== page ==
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12 23Sun04202014

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Back Local News Bill 195 gets some opposition in hearing

Bill 195 gets some opposition in hearing

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BILL 195, or the Infant Child's Right to Life Act, was panned by some residents in a public hearing yesterday with medical and legal practitioners raising questions about the problematic provisions of the proposed legislation.

Sen. Frank Aguon Jr.'s measure mandates that "healthcare providers give medically appropriate and reasonable life-sustaining medical care and treatment to all born-alive infants," including an infant whose live birth occurred as the result of an abortion.

According to the bill, "any physician, nurse, or other licensed healthcare provider who intentionally with premeditation, or intentionally, or knowingly, or recklessly, or by criminal negligence fails to provide reasonable and medically-appropriate and reasonable care and treatment to an infant in the course of an abortion shall be guilty of a criminal homicide as defined in the law."

However, the mother "will not be liable, criminally or civilly, for actions of a physician, nurse, or other licensed healthcare provider, in violation of the act to which she did not give her consent."

Lou Leon Guerrero, one of the prominent women leaders on the island but speaking solely for herself, said the legislation may be unnecessary.

“I am aware that there is always federal legislation that addresses the issue at hand, thus making this legislation unnecessary. As I read the bill, what was glaring to me is that you are now walking into the realm of medical practice that is not your area of expertise,” Leon Guerrero told the senators.

She added: “By way of this bill, you have taken away the discretion, the responsibility, the acumen, and judgment of those medical professionals who is on the ground experiencing the circumstances and is more equipped to make a decision.”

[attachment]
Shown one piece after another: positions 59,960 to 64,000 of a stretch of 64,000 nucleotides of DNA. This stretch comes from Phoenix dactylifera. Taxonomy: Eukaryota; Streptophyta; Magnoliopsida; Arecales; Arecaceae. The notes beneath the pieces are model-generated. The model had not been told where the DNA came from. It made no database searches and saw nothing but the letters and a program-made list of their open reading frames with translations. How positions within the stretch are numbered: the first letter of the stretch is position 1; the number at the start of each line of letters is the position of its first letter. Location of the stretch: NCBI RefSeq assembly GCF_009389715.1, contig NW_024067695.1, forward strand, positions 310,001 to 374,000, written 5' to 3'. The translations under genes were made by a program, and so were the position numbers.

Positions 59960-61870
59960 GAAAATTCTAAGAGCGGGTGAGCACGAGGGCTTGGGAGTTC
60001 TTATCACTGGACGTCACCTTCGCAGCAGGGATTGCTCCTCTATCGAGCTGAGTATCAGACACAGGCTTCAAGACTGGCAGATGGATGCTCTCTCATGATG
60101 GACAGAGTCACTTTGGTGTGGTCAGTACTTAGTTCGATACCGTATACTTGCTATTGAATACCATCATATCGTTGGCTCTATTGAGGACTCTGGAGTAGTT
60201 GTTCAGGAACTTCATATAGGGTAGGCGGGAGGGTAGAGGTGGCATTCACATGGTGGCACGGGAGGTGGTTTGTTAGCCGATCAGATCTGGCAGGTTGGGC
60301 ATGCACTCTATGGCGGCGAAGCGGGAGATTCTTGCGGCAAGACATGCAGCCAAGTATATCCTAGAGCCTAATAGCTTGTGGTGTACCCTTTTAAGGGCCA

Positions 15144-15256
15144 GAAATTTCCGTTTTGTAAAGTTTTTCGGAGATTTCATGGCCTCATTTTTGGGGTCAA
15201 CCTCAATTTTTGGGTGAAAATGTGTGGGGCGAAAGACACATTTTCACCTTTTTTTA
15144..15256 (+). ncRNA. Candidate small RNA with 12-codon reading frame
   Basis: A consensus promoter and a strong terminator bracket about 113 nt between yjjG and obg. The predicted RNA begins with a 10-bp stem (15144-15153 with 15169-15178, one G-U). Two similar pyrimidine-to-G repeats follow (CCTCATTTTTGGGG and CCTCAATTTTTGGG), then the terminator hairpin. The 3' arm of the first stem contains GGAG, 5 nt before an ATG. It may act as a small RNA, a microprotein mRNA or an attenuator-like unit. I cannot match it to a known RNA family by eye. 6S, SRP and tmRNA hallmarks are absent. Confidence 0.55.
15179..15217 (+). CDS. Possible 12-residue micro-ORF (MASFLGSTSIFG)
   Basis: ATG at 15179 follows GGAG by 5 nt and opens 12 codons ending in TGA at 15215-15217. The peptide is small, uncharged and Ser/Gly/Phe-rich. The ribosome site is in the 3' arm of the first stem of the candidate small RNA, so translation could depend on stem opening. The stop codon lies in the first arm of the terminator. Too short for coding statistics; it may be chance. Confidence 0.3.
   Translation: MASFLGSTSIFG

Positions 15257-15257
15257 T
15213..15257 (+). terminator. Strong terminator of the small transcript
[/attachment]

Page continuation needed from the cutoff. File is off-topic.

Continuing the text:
Affected

Attorney Anita Arriola started her testimony yesterday by saying she represents abortion providers and obstetrician-gynecologists whose criminal liability would be affected by the bill.

She said the measure is "unnecessary since Guam and federal law already protect born alive infants, whether or not they are born alive as a result of an abortion."

Arriola explained that Guam's criminal homicide law already exists and applies to an intentional or criminally negligent death of a born alive infant. She said a federal law also exists – the Born Alive Infants Protection Act of 2002.

The federal legislation, according to Arriola, "extends legal protection to an infant born alive after a natural or induced labor, cesarean section, or induced abortion.”

She said some provisions of Bill 195 also "do not make sense," adding the proposed legislation was copied word for word from a form issued by the Americans United for Life with the addition of the provision on criminal homicide.

The problem with form legislation, she said, is that there is "no real thought or regard to whether the bill is understandable or whether it should apply to Guam.”

Dr. Ellen Bez also provided her personal testimony and also spoke on behalf of Dr. Annie Bordallo.

Reading Bordallo's statement opposing Bill 195, Bez said: "The bill does not allow for any critical assessment before activating the emergency system and engaging resources we cannot afford to save infants that have no chance of survival."

At Guam Memorial Hospital, she said a review of the federal statute that protects infants born alive regardless of gestational age or viability was undertaken and a policy governing their responsibilities to the newborn, the parents, and the community was agreed upon by the ob-gyn and the pediatrics department.

"These physicians reviewed current medical data regarding survival rates and subsequent morbidity and determined a gestational age of 24 weeks and a weight of 500 grams as a threshold of viability, where resuscitation is mandated," she said.

By not including an assessment of viability in the bill, she said reasonable medical care cannot be defined.

"The sole purpose of this bill, it seems to be, is to set up criminal and civil penalties directed against doctors who provide these services to patients in need of them," according to Bordallo, adding, "It goes so far as to include a civil action of wrongful death when an infant, who cannot be saved by any medical intervention, dies."

She added: “The ability of our community to respond to the medical needs of everyone is dependent on judicious use of our scarce resources. A review of medical standards that are appropriate for the level of care available on Guam should determine what interventions we undertake for all segments of the community. This legislation has little role specifying what those interventions should or shouldn't be."

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